New leader for higher education council in South Africa

The newly-appointed chief executive of South Africa’s Council on Higher Education, Ahmed Essop, will tackle organisational turmoil that has been undermining the work of the statutory policy advisory body when he takes up the post in May.

Essop succeeds Cheryl de la Rey, who left the council last year after becoming the University of Pretoria’s first black and first female vice-chancellor. Former vice-chancellor and education consultant, Rolf Stumpf, has been acting chief executive in the interim.

Essop said he intended to bring “organisational stability at the leadership and management levels”, which had been absent for some time. This, he added, would ensure that the council continued to play a central role in policy debates.

The council has been struggling to execute its mandate, which is primarily to provide guidance to the government on policy matters.

In particular, a shortage of staff and a lack of administrative capacity, coupled with changes at the top leadership level, has meant the council has been slow off the mark to probe critical matters such as the possible need for a four-year first degree and the effectiveness of law degrees.

The council, which also conducts institutional audits as part of its quality assurance functions, has come under fire from universities because, despite providing verbal feedback after conducting a quality audit of a university, it takes a long time to produce the draft report and the final report – by which time the university has already started to address issues identified.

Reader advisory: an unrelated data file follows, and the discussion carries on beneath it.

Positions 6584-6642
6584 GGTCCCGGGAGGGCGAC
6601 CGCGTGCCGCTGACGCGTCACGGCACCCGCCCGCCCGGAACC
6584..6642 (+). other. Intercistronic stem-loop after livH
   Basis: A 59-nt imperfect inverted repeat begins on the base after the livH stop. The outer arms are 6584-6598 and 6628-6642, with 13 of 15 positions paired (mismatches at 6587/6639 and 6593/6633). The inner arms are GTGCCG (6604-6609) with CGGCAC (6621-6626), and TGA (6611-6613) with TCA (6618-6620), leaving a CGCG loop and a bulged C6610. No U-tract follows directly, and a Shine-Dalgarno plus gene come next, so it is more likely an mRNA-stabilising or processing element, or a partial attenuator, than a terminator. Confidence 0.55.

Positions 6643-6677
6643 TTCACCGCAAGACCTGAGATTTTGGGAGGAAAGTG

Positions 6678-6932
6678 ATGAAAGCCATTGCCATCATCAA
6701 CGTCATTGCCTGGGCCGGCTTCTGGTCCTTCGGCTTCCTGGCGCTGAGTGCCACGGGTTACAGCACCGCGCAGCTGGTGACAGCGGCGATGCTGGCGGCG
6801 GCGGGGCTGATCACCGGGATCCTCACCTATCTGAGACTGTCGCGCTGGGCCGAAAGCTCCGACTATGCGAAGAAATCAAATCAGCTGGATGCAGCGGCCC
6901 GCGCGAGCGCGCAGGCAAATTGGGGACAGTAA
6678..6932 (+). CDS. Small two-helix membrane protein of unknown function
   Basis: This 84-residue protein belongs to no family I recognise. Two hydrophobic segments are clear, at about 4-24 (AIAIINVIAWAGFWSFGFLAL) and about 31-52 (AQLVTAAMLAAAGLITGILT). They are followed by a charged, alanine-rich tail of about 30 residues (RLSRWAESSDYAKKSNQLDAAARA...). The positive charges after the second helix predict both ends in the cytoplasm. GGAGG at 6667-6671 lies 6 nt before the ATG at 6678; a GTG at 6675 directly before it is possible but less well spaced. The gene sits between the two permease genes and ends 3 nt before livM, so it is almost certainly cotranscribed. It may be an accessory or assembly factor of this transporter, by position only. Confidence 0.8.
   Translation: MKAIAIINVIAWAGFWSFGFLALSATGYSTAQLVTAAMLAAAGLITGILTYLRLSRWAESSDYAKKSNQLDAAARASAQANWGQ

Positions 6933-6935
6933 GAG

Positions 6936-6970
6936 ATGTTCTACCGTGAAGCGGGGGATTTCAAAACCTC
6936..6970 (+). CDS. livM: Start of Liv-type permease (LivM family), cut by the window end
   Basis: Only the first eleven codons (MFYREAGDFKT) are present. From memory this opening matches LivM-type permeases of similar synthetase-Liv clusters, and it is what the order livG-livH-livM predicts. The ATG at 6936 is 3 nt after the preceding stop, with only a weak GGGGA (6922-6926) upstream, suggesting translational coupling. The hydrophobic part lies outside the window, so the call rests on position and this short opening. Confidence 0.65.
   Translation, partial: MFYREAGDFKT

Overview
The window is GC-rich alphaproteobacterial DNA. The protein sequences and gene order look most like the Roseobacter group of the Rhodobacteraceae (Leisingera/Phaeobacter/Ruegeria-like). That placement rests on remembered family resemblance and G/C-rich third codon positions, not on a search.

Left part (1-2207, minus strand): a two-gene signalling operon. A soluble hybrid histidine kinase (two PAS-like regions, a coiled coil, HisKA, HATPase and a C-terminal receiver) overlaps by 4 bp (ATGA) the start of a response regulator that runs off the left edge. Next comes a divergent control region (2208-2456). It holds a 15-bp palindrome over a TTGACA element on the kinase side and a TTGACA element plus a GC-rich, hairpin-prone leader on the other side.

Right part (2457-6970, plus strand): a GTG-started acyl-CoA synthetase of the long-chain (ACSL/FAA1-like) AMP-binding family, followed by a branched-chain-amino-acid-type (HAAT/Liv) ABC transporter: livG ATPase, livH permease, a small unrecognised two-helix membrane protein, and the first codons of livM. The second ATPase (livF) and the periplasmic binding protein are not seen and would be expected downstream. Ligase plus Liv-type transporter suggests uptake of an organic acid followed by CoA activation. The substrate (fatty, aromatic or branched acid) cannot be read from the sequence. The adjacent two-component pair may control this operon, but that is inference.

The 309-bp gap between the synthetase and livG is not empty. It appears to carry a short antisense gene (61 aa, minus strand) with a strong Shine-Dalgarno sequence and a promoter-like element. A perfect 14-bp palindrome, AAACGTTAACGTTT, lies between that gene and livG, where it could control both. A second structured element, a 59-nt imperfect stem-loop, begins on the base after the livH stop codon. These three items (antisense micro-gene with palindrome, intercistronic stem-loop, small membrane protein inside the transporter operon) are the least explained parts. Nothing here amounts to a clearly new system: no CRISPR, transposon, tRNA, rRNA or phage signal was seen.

In tackling these problems, Essop has the benefit of extensive experience as chief director in the former Department of Education from 1997 to 2005, where he was tasked with planning and management. This placed him at the heart of higher education policymaking and the execution thereof.

Prior to joining the department he was based at the influential Centre for Education Policy Development, where he was involved in the development of education policy during South Africa’s transition to democracy. Essop was a consultant in the higher education sector after he left the department.

Looking ahead at his new position, he said the establishment of a separate Ministry of Higher Education and Training – encompassing further education and skills training – provides an opportunity to rethink how post-school education and training can be provided in an integrated manner.

“This is critical to addressing the twin issues of access and equity and, in particular, enhancing the quality of provision at all levels of the post-school system,” he said.

Essop was educated at the University of Essex in the United Kingdom and Stanford University in the United States.



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